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By the way, the USFS does issue collecting permits, even for insects, 
negating that argument. Special Management areas may require permit for 
even recreational collecting. The Caribbean National Forest is an 
example of a requirement for insect collectors to have a USFS permit, 
and for a few years at least, so was Madera Canyon.

Mike

On 2/20/2016 1:31 PM, Doug Yanega wrote:
> On 2/20/16 11:52 AM, Ivie, Michael wrote:
>> To answer one specific question yes the state does have jurisdiction. 
>> You cannot hunt in the national forest without a state hunting 
>> license.  You cannot fish in the national forest or BLM land without 
>> a fishing license which comes from the state. There's nothing 
>> intrinsically difference between that and the insect permit. Yes I 
>> know you can't Fish
>> on land but you know what I mean.
>>
> These are not equivalent cases; the National Forest Service does not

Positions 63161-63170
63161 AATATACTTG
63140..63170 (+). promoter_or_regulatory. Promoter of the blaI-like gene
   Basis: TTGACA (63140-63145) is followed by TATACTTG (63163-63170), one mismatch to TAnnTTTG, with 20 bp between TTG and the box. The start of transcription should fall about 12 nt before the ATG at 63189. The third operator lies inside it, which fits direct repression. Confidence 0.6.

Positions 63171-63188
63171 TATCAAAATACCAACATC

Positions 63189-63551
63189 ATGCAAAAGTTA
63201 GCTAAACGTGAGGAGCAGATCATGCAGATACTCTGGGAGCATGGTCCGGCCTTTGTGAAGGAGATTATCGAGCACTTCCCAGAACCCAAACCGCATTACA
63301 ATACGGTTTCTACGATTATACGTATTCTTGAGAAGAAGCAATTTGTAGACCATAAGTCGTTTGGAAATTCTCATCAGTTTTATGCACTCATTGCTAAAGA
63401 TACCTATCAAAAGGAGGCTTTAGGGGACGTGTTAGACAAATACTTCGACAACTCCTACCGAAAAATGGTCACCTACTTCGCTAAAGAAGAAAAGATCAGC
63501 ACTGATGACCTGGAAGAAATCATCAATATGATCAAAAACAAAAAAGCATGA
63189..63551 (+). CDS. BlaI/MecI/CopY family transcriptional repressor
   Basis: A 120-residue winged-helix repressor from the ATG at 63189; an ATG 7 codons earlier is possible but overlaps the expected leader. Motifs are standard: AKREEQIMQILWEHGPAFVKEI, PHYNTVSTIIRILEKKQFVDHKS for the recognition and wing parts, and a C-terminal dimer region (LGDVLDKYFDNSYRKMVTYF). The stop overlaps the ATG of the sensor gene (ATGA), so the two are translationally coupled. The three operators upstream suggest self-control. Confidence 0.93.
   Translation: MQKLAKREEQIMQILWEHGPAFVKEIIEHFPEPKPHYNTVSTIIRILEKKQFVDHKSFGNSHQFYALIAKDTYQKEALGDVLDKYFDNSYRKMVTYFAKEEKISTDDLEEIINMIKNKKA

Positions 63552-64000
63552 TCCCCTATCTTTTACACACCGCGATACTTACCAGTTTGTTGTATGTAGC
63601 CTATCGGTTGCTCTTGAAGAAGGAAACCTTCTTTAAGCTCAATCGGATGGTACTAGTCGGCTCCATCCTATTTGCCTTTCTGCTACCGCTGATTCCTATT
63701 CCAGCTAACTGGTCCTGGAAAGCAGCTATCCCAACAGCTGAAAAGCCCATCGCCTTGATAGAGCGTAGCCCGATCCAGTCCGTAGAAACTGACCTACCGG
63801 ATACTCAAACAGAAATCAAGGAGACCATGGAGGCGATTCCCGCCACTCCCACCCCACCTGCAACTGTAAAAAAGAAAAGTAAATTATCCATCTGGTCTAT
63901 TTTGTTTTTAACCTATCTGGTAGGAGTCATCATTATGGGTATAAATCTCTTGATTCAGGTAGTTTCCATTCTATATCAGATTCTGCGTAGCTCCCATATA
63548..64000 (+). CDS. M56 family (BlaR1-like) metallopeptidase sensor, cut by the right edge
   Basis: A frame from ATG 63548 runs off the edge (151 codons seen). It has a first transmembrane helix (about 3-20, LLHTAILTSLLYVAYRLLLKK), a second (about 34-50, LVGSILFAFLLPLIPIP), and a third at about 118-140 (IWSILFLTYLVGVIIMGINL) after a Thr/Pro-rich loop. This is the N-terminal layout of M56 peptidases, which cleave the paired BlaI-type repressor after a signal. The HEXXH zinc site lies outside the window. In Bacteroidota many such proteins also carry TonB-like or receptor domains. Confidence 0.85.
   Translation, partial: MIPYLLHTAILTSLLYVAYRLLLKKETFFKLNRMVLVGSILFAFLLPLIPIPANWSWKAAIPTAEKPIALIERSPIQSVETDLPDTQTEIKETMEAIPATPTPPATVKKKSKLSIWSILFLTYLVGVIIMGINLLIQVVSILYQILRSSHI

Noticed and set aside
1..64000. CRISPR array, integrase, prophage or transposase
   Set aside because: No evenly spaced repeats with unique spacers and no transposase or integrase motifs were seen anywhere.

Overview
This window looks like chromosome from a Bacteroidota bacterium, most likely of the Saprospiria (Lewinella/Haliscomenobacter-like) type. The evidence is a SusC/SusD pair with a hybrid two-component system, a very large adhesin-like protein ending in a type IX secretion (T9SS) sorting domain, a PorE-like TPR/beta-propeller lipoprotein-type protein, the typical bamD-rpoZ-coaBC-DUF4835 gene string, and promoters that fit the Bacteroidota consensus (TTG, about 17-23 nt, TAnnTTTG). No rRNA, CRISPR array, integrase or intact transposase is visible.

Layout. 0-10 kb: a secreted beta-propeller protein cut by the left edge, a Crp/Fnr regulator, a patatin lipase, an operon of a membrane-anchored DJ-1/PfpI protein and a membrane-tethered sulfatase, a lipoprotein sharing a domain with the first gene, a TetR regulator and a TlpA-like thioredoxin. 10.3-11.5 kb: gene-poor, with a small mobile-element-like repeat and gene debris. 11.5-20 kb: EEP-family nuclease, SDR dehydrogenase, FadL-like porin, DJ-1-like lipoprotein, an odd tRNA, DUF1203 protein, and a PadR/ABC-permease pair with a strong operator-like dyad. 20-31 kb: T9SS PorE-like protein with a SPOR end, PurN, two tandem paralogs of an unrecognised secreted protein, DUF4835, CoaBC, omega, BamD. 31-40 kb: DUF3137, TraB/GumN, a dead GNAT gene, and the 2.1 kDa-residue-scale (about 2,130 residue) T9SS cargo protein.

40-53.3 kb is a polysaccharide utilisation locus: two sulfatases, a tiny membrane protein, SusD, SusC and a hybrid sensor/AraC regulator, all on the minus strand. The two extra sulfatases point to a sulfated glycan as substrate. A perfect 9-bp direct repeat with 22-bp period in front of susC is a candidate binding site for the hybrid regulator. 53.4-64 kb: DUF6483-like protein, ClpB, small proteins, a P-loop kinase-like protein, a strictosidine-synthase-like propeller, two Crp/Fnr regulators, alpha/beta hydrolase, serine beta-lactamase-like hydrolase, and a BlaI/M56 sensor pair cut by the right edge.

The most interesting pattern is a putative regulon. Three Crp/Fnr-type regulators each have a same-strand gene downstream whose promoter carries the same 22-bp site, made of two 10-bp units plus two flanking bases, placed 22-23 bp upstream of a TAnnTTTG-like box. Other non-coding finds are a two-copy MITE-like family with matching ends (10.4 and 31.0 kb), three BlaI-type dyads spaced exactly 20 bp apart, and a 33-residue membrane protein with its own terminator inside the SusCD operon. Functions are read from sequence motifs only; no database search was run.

> issue hunting or fishing licenses, so there is no conflict of 
> jurisdiction in your example. The National Parks Service DOES issue 
> collecting permits. What's happening is the CDFW is telling the NPS 
> that they should not be granting Federal NPS collecting permits to 
> people who do not already have CDFW collecting permits from the State. 
> This IS a conflict of jurisdiction; as I noted, at least one NPS 
> administrator in California explicitly rejects the CDFW's claims of 
> authority - thereby also directly contradicting your answer.
>
> Peace,
>

-- 
__________________________________________________

Michael A. Ivie, Ph.D., F.R.E.S.

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Montana Entomology Collection
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Montana State University
Bozeman, MT 59717
USA

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USA


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